9

An e-mail exchange on 13 April 2012 between Mr Sartain (see paragraph 79 of my first judgment) and Mr Marun (see paragraph 46 of my first judgment) lies at the heart of the Claimants' application. Each was a member of the CCBU, Mr Sartain the global CEO and Mr Marun the V-P. However, the exchange started a little earlier than the particular e-mails to which I will draw attention.

10

It starts for this purpose with an e-mail to Mr Mick Davis, D1's CEO at the time, sent by Mr Chris Bain, the Director of CAFOD (the official Catholic aid agency for England and Wales) on 30 March 2012. That e-mail referred to the fact that CAFOD's "partner the Vicariate of the Sicuani Prelature 1 will be in London, together with the Mayor of Espinar and the head of the Espinar civil society network on Thursday 26 th April 2012" and inviting Mr Davis to "direct us to the appropriate person within Xstrata in London so that we can take this opportunity for our partner to discuss options for improving" communications in Peru about the concerns that exist locally "about soil and water quality, local security and other issues" arising from the Tintaya and Antapaccay mines. There was no reply to that e-mail and Mr Bain forwarded his e-mail again on 13 April 2012 to Mr Davis saying that "[planning] is well underway for the itinerary of our Peruvian partners coming in a few weeks" and reminding him of the request "to put us in touch with the appropriate person at Xstrata so that we can organise a meeting whilst they are in London this month." It appears

that a Draft Meeting Agenda was sent with this e-mail indicating the likely participants from the CAFOD side, one of whom was the Mayor of Espinar, another being Sergio Huamani Hilario (see paragraph 13 below).
11

These e-mails were addressed "Dear Mick", but it is not clear to what extent Mr Davis knew of Mr Bain and CAFOD because he forwarded the second e-mail to Mr Sartain, Ms (Claire) Divver and Mr Noethiger with the following message:

"Charlie

Who are these people (I have not heard of them before) and do you know anything about the issue. Do you want Claire to meet with the ????

Mick"

12

The direct response on the same day from Mr Sartain to Mr Davis (which was copied to Ms Divver, Mr Noethiger, Mr Drago and Mr Marun) was as follows:

"This Cafod group is an anti-mining NGO and it seems they are sponsoring this delegation on a tour to Europe, being led by the Mayor of Espinar, who is a total reprobate. Over the past year we have been countering his moves against the company through the strong support that we enjoy from the majority of the community groups in the Espinar Province. The Mayor has been making outrageous claims, basically trying to extort more money from the company, with his principal goal to increase the "Convenio Marco" or provincial contribution (negotiated to settle the BHBP dispute in 2004) from 3% of EBIT to 30% of EBIT!!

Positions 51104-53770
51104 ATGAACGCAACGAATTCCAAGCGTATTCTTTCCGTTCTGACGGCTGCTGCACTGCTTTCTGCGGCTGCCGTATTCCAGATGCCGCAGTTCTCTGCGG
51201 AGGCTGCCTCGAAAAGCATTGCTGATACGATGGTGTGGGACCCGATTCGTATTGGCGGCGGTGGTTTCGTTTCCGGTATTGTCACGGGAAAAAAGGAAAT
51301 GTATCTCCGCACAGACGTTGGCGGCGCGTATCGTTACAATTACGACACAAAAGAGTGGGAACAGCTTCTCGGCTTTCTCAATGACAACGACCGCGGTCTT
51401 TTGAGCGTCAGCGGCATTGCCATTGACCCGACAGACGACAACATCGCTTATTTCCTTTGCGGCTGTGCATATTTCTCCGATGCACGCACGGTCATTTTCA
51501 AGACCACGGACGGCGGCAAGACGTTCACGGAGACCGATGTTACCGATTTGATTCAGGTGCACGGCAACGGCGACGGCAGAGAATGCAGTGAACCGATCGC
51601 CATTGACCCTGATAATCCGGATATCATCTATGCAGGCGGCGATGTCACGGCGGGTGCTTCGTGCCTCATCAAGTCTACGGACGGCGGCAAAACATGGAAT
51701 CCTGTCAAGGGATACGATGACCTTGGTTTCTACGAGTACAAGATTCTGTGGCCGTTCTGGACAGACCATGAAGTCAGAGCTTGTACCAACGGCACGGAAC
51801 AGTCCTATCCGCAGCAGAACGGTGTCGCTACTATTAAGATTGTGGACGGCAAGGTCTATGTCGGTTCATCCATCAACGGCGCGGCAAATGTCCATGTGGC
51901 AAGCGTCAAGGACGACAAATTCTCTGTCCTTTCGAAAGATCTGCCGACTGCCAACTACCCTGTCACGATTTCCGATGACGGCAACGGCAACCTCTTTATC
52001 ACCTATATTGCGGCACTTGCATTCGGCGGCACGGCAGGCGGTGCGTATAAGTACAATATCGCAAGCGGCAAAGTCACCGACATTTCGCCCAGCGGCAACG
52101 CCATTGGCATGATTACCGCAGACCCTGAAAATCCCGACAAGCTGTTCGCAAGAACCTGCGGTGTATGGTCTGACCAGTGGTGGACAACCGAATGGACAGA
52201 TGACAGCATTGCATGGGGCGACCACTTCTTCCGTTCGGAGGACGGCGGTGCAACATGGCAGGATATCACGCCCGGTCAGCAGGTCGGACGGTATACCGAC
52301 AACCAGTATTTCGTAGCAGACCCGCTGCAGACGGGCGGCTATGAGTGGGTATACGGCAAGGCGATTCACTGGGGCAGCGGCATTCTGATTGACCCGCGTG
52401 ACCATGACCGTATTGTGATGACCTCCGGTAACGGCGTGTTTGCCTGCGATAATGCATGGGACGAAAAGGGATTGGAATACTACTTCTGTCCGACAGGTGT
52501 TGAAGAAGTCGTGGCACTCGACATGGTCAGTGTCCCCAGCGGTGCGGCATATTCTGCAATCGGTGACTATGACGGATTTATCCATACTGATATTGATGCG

Domingo alerted Claire to this likely visit late last week and we need to coordinate the finalisation of a strategy to counter his sponsored visit to the UK and Europe. This will most likely include sending an alternative reputable delegation from Espinar to counter the lies that will be spread by this group. We understand that this delegation is also planning a visit and protests in Switzerland. It is being co-sponsored by Swiss NGO Multiwatch.

We will finalise the strategy in coordination with Claire early next week."

13

The Mayor of Espinar, who Mr Sartain had described as "a total reprobate", was Oscar Mollohuanca Cruz. His name figures prominently in the two Intelligence Reports to which I will refer below (see paragraph 39), as amongst others does the name Sergio Huamani Hilario (see paragraph 10 above). He is named in the Intelligence Reports as the Vice-President of FUDIE (which is the Espinar Civil Society Interest Defense Association). He is a claimant in the present proceedings.

14

According to the disclosed documents, it appears that both Sr Cruz and Sr Hilario were intending to attend the meeting that did in fact take place in London on 26 April 2012, but the Minutes suggest that only Sr Hilario attended (together with Ruth Ibarra, the Director of the Vicariate of the Sicuani Prelature). Mr Marun and Ms Divver attended on behalf of Xstrata.

15

Returning to the sequence of e-mails, it is now clear that Mr Sartain sent a direct e-mail to Mr Marun (not copying it to anyone else but described as of "high" importance) on the back of the e-mail chain ending with Mr Davis' "Who are these people" e-mail (see paragraph 11 above) in the following terms:

"José pienso que deberíamos tomas un approach muy directo, proactivo y fuerte para enfrentar estos h de p's.

Saludos

Charlie"

Translated this is:

"José, I think we should take a very direct, proactive and strong approach to confront these SOBs.

Regards

Charlie."

16

I have been told that the abbreviation "h de p's" is an abbreviation for "hijos de puta" — "sons of whores", an...